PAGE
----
[21]     After the trial, the circuit court entered a nineteen-page judgment that has all of the indicia of a judgment prepared by plaintiff's counsel. X 3 In the judgment, the trial court concluded that Dr. Rao was a third-party beneficiary to the management contract between the Association and Greenacre Properties and that Greenacre Properties had breached the agreement. The court held that Dr. Rao was entitled to statutory damages under section 720.305 in the amount of $500. Finally, the court determined that Greenacre Properties had been negligent in fulfilling, on behalf of the Association, its duties to Dr. Rao concerning these records. The court awarded Dr. Rao $8800 in damages, representing his lost earnings or earning capacity because the earlier lawsuit between the Association and Dr. Rao had distracted Dr. Rao from his professional duties. Accordingly, the trial court entered judgment for Dr. Rao in the total amount of $9300 against Greenacre Properties. X 4 We reverse as to all of these decisions.
[23]     Chapter 720, Florida Statutes (2000), regulates homeowners' associations. Under this chapter, homeowners' associations have certain powers and duties, and must maintain certain records. See 720.303. It is common for a homeowners' association to contract with a property management company to fulfill some of the association's duties. These contracts may provide incidental benefits to homeowners who are members of the Association, but they are not usually intended to directly benefit the homeowners.
[24]     The management agreement between Van Dyke Farms Homeowners' Association and Greenacre Properties is a typical management agreement. Greenacre Properties is required to perform certain functions for the Association. The contract does contain a paragraph that states: "All records kept by [Greenacre] shall be kept at the office of [Greenacre] and shall be available for inspection during [Greenacre's] office hours by association members." The manager, however, is "responsible to the Board of Directors concerning the management and operation of the Association." Greenacre Properties is required to "assist the Board or committees in administering the Rules and Regulations promulgated by the Association." The contract contains an indemnification clause in which the Association agrees to indemnify Greenacre Properties as its "agent."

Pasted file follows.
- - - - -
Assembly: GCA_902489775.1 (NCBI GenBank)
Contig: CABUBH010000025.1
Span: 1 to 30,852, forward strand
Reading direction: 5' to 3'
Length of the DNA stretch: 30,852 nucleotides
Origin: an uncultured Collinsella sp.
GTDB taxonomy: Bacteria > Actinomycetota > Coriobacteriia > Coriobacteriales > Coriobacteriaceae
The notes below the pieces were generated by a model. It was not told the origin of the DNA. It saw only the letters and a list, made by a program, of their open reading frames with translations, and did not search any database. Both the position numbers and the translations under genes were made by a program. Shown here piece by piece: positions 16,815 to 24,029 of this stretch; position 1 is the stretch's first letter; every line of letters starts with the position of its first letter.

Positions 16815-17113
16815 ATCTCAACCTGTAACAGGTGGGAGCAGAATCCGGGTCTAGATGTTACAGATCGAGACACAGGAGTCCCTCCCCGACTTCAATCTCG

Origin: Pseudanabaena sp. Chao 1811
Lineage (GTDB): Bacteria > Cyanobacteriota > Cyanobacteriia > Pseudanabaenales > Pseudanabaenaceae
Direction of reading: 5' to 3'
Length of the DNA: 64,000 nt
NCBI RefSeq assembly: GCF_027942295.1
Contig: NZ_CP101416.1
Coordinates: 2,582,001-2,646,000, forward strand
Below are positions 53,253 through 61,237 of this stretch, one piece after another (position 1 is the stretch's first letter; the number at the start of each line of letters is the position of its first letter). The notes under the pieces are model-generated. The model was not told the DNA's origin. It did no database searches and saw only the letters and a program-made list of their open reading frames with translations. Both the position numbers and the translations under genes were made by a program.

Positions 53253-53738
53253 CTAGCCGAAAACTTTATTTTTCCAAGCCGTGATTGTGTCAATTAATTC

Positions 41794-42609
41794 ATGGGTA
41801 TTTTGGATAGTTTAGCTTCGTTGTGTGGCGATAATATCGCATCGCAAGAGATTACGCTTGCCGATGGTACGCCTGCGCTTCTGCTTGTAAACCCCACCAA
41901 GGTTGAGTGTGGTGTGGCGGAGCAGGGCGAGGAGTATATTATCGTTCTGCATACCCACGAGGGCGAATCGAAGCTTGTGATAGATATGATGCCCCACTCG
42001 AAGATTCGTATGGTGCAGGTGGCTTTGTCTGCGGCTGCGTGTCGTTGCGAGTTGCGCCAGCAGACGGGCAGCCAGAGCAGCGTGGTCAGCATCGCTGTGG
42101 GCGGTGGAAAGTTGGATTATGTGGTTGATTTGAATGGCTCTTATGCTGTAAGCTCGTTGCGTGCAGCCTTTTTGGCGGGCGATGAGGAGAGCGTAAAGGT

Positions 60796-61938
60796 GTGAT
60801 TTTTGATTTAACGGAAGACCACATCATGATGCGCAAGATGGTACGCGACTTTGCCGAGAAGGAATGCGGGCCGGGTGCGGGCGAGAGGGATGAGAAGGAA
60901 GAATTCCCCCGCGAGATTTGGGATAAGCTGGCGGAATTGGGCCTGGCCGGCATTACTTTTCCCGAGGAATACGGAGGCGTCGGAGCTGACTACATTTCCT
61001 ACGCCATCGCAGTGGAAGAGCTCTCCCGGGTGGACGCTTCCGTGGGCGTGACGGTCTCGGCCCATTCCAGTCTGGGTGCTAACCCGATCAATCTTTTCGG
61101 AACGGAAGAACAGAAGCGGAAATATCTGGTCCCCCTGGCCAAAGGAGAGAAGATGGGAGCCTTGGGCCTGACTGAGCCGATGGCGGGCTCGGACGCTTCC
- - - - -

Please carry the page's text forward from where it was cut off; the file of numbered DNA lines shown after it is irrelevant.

[25]     As a general rule, a person who is not a party to a contract cannot sue for a breach of the contract even if the person receives some incidental benefit from the contract. A third party must establish that the contract either expressly creates rights for them as a third party or that the provisions of the contract primarily and directly benefit the third party or a class of persons of which the third party is a member. See Caretta Trucking v. Cheoy Lee Shipyards, Ltd., 647 So. 2d 1028, 1031 (Fla. 4th DCA 1994).
[26]     This contract creates no express rights for the homeowners vis-a-vis Greenacre Properties. While the homeowners may incidentally benefit from the record-keeping efforts of Greenacre Properties, it cannot be disputed that Greenacre Properties is performing that function primarily for the Association to assure that the Association fulfills its legal obligations under chapter 720. In a similar context involving a condominium association, this court has held that the condominium owners were not third-party beneficiaries of a management agreement entered into between a condominium association and its management company. See Clearwater Key Ass'n--S. Beach, Inc. v. Thacker, 431 So. 2d 641, 645 (Fla. 2d DCA 1983).